Thursday, June 30, 2022
By NEIL HARTNELL
Tribune Business Editor
The hotel union’s president yesterday said it is targeting “by summer’s end” to conclude negotiations on at least four of five outstanding industrial agreements in a bid to ease “tremendous pressure” on workers.
Darrin Woods, the Bahamas Hotel, Catering and Allied Workers Union’s (BHCAWU) chief, told Tribune Business that apart from the deal with some of The Bahamas’ major resort employers it is also seeking to complete a series of agreements with smaller properties and hotels in an effort to alleviate some of the inflationary pressures on his members.
The other industrial talks are being held with three separate restaurants, he added, namely Kentucky Fried Chicken (KFC or Restaurants Bahamas), Graycliff and the Poop Deck. And discussions are also taking place on behalf of BHCAWU members with the Harborside and Best Western properties, as the union seeks salary and benefit adjustments that can at least partially offset the cost of living crisis.
“It’s putting them under tremendous pressure,” Mr Woods told this newspaper of heightened inflation. “You look at the price of gas. We saw Esso has decided to pay attention to people rather than profit to quote them. It’s significant when you’re talking about paying in excess of $6 per gallon for gas. That’s unheard of in Nassau.”
Vasco Bastian, an Esso dealer and vice-president of the Bahamas Petroleum Retailers Association, yesterday conceded that the wholesaler had decided to cut the $7.39 per gallon it was charging at all its stations to a level in line with rivals, Rubis and Shell, because it had seen a 50 percent sales slump through motorists switching to competitors who - at the time - were $1 cheaper.
Meanwhile, Mr Woods added: “People are really trying to tighten their belts as best they can to cope with the high cost of inflation. When you look at it, everything around them is going up with the exception of their salaries and that’s definitely a concern for them. They can only do so much, and sometimes their salary comes out before they get home.
“You have to put gas in your car to get to work and get paid. You are spending funds you have not yet earned. We have to find a solution. It is difficult having to tighten their belts and having to choose between this and that. They have to look at immediate needs as opposed to long-term, and spending between each point to get where they need to go without falling off or finding yourself in hard times.”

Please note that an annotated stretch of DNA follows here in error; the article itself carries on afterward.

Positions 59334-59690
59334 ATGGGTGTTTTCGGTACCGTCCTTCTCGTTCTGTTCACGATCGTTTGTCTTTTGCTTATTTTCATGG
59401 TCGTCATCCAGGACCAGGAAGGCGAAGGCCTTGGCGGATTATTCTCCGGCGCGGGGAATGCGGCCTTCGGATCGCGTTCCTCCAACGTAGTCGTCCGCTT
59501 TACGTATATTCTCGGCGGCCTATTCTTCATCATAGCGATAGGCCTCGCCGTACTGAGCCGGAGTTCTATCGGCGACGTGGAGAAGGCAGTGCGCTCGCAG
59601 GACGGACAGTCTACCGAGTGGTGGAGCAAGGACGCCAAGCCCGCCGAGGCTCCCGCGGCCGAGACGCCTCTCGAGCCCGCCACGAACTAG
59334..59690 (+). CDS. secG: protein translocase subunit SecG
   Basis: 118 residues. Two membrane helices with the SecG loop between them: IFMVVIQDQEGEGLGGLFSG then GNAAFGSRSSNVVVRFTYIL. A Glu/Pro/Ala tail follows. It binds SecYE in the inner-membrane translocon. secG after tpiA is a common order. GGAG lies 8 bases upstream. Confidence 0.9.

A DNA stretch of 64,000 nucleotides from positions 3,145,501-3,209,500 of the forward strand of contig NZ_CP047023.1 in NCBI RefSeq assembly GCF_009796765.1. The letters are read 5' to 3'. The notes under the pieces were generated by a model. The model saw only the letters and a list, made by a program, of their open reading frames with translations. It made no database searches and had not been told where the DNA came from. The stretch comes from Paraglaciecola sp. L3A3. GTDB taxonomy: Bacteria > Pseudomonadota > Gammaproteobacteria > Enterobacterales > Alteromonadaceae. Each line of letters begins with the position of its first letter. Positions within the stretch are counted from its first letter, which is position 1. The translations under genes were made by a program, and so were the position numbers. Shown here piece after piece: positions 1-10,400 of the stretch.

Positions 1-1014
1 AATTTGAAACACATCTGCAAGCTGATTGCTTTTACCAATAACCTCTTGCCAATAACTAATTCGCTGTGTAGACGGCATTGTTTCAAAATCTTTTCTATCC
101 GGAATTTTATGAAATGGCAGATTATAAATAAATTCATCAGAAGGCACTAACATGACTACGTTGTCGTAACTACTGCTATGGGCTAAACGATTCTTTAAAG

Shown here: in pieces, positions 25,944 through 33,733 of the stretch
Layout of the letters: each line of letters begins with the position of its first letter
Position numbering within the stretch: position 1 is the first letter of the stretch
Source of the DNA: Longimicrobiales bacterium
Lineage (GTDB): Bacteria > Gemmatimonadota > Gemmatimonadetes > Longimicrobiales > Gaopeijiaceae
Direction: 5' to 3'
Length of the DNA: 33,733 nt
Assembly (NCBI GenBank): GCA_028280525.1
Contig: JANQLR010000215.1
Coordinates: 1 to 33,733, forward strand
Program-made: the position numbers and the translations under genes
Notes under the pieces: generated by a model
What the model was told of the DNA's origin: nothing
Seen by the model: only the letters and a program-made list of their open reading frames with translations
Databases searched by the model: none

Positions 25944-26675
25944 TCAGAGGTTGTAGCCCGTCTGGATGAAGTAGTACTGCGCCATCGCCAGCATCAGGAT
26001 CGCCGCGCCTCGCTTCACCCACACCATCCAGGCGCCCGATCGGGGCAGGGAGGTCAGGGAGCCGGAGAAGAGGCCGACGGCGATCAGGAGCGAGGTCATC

Mr Woods said the hotel union was seeking to do its part by closing the outstanding industrial agreements on terms that will help, and be acceptable to, its membership. “We have five outstanding contracts we are trying to close now to bring some relief to our members,” he added. “Most of them would have been concluded if not for COVID. We’ve been locked down in various negotiations for the past three to four months.
“We have three restaurants and then some smaller hotels. They are KFC, Graycliff and the Poop Deck. Those are the three. The others are two small hotels, Harborside and Best Western. All of those have been outstanding for quite a while. We’re trying to bring them to a conclusion. One of them is 95 percent or so complete, the others we have submitted the best recommendation we have. We’re back on track with those.”
Mr Woods estimated that four of the five industrial agreements could be completed “by the end of summer”, especially for the restaurants and small hotels. He declined to identify which one was “95 percent complete”, or speak to the major one with the Bahamas Hotel Employers Association (BHEA) and its member properties, including Atlantis, because he had given an undertaking not to speak publicly until the talks finished.
However, the union chief indicated that only financial terms have to be agreed with the BHEA and its members. He hinted that this negotiation would likely take longer than the others because of the multiple hotel properties involved and the need for all to be satisfied with what is agreed.
Pledging that the union was pressing to close these industrial agreements “ASAP”, Mr Woods added: “It is important to try and bring some relief and ease some of the pressure physically and mentally. Whenever you are stressed, and don’t know where the extra dollar is coming from, it puts a lot of pressure on your psyche.”